Did you know that elephants in India have been trained to carry cameras into the jungle? Because elephants and Bengal tigers are used to sharing their habitat, the elephants were able to get unparalleled pictures of the rarely photographed cats.
Did you know that mooses' antlers act as hearing aids?
That a mother duck, after her babies were swept down a storm drain, followed the sound of their desperate peeping more than mile above ground? (I think this would be a great picture book).
These are a few of the very diverting things I read about about on my bus ride home yesterday. An all new Ripley's Believe It or Not book had arrived--Seeing is Believing (Ripley, 2009), and it added much enjoyment to my commute. As the examples above show, I was especially fascinated by the section on animals (less ethically problematic for me than the section on human curiosities), but the book contains a wealth of curious and eyebrow-raising snippets about a wide range of subjects--extreme earth, incredible feats, travel tales, amazing science, and strange sites, to name a few chapter headings. It's copiously illustrated, and the bullet format of the entries makes it easy to dip into in a relaxed way.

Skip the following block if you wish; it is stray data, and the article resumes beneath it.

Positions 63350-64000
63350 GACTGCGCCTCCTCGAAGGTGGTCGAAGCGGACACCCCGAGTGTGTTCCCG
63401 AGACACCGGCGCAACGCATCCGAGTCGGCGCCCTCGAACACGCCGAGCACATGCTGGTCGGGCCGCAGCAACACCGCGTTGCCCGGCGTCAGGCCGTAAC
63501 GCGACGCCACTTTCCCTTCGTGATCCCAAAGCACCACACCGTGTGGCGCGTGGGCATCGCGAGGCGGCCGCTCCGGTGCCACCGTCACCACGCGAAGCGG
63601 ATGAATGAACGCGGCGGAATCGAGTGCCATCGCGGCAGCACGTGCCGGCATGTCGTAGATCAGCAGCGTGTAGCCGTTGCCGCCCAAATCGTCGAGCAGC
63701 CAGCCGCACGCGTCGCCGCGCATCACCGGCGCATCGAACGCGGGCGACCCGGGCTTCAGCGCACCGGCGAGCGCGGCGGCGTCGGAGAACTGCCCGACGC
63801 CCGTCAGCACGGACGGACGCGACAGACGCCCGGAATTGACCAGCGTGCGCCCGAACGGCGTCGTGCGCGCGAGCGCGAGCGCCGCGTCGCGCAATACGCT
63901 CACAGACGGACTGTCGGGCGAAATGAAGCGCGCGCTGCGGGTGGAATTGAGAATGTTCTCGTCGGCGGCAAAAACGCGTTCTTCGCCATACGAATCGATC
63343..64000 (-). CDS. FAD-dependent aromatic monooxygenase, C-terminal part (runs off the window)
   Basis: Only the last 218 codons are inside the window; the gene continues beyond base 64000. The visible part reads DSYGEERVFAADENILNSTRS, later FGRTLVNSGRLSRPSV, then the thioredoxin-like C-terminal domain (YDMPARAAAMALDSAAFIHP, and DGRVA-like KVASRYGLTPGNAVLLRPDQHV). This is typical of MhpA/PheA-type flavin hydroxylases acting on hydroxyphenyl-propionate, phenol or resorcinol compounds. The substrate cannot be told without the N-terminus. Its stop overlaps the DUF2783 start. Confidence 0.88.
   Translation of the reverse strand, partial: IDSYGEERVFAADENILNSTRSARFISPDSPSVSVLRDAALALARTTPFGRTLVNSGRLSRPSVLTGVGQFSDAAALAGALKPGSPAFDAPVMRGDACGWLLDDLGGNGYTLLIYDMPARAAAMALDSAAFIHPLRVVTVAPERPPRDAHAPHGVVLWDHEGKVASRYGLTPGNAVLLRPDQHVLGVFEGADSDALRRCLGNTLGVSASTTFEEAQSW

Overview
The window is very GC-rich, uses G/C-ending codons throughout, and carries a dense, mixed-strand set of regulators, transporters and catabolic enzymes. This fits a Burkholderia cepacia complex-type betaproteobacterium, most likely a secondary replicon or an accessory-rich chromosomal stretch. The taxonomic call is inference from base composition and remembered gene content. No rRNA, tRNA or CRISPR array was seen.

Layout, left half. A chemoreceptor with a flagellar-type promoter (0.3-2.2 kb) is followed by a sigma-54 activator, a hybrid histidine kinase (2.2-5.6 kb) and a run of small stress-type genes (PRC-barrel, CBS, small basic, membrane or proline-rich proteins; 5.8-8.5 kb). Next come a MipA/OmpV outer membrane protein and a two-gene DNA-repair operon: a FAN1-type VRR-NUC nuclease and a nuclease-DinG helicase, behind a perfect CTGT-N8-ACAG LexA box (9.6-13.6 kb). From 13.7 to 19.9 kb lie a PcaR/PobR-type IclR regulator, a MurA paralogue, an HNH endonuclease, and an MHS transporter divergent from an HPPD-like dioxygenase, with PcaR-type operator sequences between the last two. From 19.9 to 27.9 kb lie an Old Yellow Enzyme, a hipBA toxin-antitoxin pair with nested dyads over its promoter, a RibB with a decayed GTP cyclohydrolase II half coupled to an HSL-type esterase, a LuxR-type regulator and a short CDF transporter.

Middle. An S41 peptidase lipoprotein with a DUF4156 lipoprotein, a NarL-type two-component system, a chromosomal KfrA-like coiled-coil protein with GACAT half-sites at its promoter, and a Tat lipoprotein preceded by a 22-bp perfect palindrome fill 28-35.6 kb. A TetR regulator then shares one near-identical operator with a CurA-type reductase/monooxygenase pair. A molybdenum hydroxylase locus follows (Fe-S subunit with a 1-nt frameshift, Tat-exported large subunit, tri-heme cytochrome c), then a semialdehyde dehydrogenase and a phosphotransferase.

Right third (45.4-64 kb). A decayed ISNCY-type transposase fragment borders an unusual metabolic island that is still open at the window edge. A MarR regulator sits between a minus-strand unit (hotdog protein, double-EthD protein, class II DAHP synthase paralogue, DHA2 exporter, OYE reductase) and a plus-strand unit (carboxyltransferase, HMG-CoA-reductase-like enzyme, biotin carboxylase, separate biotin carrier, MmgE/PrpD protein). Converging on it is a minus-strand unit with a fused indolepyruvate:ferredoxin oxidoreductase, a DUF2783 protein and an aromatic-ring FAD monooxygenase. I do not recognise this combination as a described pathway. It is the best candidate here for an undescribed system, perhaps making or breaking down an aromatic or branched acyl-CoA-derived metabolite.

This sort of information is fun to read for its own sake, and the non-fiction loving middle grade kid should find much to enjoy here. But (bringing this into my blog's topic) the subject matter of this book can also serves as a springboard to the imagination--many of the tidbits of fact seem like things out of fantasy or science fiction, and many entries would make great story prompts for young writers creating their own unbelievable stories.
I'd advise some parental discretion--there are some pretty disturbing stories and pictures here, that verge on nightmarish--an x-ray of a kitten swallowed by a snake, some of the strange things people do themselves, human sideshows (baby ducks crying for their mama....it doesn't actually say that the mother ever found her babies, and I'm a bit afraid she never did). That being said, an older kid could conceivably spend hours poring over this, learning and marvelling and shuddering over the almost unbelievable things this book offers. And is rather appealing as well to some of us older readers, who might sometimes procrastinate a bit too enthusiastically by reading odd news on line...I always click on links to articles about two-headed chickens.
(review copy received from the publisher)